Study suggets residential pellet offgassing a nonissue

By Anna Simet | August 12, 2015

According to results from a new study released by the University of New Hampshire, indoor storage of pellets in homes using the fuel for heat does not pose a risk of generating carbon monoxide (CO) levels above recommended thresholds.

The issue has been contentious in the Northeast, said Adam Sherman, executive director of Vermont-based Biomass Energy Resource Center.  “There has been some controversy there about whether it is okay to store pellets inside, or if it should be done in outdoor silos. It a bit of a tricky issue, and this study could really help put this debate to rest.”

Over a period of seven months, the CO concentration in the air of 25 residences in New Hampshire and Massachusetts were monitored. The fact that homes built in different eras possess a range of air tightness and dampness tendencies was taken into consideration, so construction varied from residences built in 1774 to 2013.

Out of the 25, 16 of the homes use wood pellet boilers with indoor pellet storage containers with a capacity of at least 3 tons; four of the homes use outdoor pellet storage, four use other heating fuels and the remainder is a university laboratory site.

The study was designed to obtain preliminary survey data of residential CO concentrations at the level of parts per million (ppm) in ambient indoor air in the immediate vicinity of wood pellet storage and heating systems compared to that of the homes using fossil fuel systems. It uses a threshold of 9 ppm of calibrated hourly averaged CO measurements, with data acquired at a time resolution of 5 minutes, to delimit concentrations that might adversely affect indoor air quality.

Throughout the duration of the study, no significant emissions source of CO from indoor wood pellet storage was found.

One of the study’s authors, Barbara Bernstein of the New Hampshire Public Utilities Commission, said feedback has been positive, and it has helped prove what many installers were already confident of. “These systems have been used extensively in Europe for quite some time and studied over there as well, and it didn’t seem there would be much difference between what you would find in Europe and find here,” she said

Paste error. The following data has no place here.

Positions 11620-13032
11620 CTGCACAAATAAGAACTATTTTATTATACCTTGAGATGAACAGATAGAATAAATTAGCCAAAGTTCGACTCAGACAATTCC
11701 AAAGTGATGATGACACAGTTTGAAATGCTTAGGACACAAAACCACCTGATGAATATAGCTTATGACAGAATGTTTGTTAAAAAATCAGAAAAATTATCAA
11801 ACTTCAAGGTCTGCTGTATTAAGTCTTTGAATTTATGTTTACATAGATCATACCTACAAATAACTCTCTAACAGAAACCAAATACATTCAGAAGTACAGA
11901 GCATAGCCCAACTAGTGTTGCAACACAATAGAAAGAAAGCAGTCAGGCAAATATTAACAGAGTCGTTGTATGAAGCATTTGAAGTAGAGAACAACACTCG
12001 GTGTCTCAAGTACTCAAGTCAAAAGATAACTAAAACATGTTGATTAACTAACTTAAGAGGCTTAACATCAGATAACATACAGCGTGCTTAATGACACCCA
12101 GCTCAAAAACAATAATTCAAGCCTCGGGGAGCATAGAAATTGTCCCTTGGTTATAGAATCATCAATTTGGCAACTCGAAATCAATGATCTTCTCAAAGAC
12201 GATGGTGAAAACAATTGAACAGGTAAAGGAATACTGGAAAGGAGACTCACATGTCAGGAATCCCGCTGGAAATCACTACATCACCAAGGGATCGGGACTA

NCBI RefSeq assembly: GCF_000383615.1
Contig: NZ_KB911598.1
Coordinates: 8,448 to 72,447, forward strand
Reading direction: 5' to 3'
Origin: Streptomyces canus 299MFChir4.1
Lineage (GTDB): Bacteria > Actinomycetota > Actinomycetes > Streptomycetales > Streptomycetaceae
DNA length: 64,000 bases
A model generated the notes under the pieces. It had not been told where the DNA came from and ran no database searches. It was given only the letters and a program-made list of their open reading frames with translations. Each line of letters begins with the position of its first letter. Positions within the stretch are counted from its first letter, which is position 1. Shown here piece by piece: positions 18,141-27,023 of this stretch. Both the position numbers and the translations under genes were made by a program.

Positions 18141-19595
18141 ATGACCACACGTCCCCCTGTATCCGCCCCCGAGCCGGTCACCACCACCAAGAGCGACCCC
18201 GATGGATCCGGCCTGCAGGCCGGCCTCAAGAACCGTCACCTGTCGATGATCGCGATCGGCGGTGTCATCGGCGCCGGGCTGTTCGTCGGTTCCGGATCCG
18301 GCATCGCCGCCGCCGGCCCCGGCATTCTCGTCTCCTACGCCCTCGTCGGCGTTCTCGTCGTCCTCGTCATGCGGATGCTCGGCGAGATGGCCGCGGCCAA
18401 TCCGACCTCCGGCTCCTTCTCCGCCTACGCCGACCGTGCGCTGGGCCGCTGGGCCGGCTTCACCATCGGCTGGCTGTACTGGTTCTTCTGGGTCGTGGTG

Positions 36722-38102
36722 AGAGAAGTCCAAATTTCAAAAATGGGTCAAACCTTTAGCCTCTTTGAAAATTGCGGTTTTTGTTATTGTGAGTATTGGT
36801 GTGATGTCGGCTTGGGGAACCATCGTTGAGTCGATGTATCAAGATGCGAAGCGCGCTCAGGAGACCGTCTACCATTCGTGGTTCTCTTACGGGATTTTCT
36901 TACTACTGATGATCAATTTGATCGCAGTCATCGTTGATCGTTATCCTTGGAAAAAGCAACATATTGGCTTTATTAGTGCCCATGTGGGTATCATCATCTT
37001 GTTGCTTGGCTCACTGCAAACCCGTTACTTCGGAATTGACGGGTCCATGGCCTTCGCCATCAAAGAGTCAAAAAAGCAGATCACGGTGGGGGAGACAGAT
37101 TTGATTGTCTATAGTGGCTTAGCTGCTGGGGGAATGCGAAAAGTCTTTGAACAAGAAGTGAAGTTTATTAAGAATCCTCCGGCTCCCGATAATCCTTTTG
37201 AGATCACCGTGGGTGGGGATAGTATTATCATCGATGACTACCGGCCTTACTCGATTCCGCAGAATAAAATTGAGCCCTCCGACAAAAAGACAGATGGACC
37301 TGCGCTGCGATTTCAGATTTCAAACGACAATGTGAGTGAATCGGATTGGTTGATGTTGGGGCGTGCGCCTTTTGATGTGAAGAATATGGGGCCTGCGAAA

Sherman noted that although the study, which is not yet peer-reviewed, had favorable results, in 2013,  Clarkson University, under contract with NYSERDA, performed a similar study on bilk pellet storage and CO2 offgassing, and a different conclusion was reached—CO levels were too high.  

Philip Hopke, director for the Center for Air Resources Engineering and Science at Clarkson University, said that in CU's study, CO monitors were in the basement near pellet bins, and CO concentrations were found to be as high as 44 ppm, "well above the 9 ppm health-based recommendation," he said. "For the commercial bins, we put the monitors in the bins since we have concerns regarding the entry of personnel into the bins to perform maintenance on the pellet augers."

Hopke said the earlier study shows that  bins need to be treated as confined spaces under OSHA regulations, and that CU is working with NYSERDA to provide the appropriate confined space training to the operators of these systems. 

If continued study is to be done, Bernstein said, it would require extensive preparation and benchmarking before it begins, in order to study residence characteristics such as where the garage is in relation to the storage unit, and other variables. That can make a big difference in regard to air quality. “Where we did find high instances, there were explanations for that,” she said. “One gentleman kept his four-wheeler inside the garage near his pellet storage, and he would start it up and then open the garage door, causing quite a spike.”

Bernstein added that it is wise to move cautiously into any industry. “But this study shows that while there are plenty of basements with air quality issues, there is absolutely nothing there that shows it came from the storage of wood pellets.”

The study was joint work of the University of New Hampshire, New Hampshire Public utilities Commission, Earth Systems Research Center and the New Hampshire Department of Environmental Services.


This story has been updated from a previous version.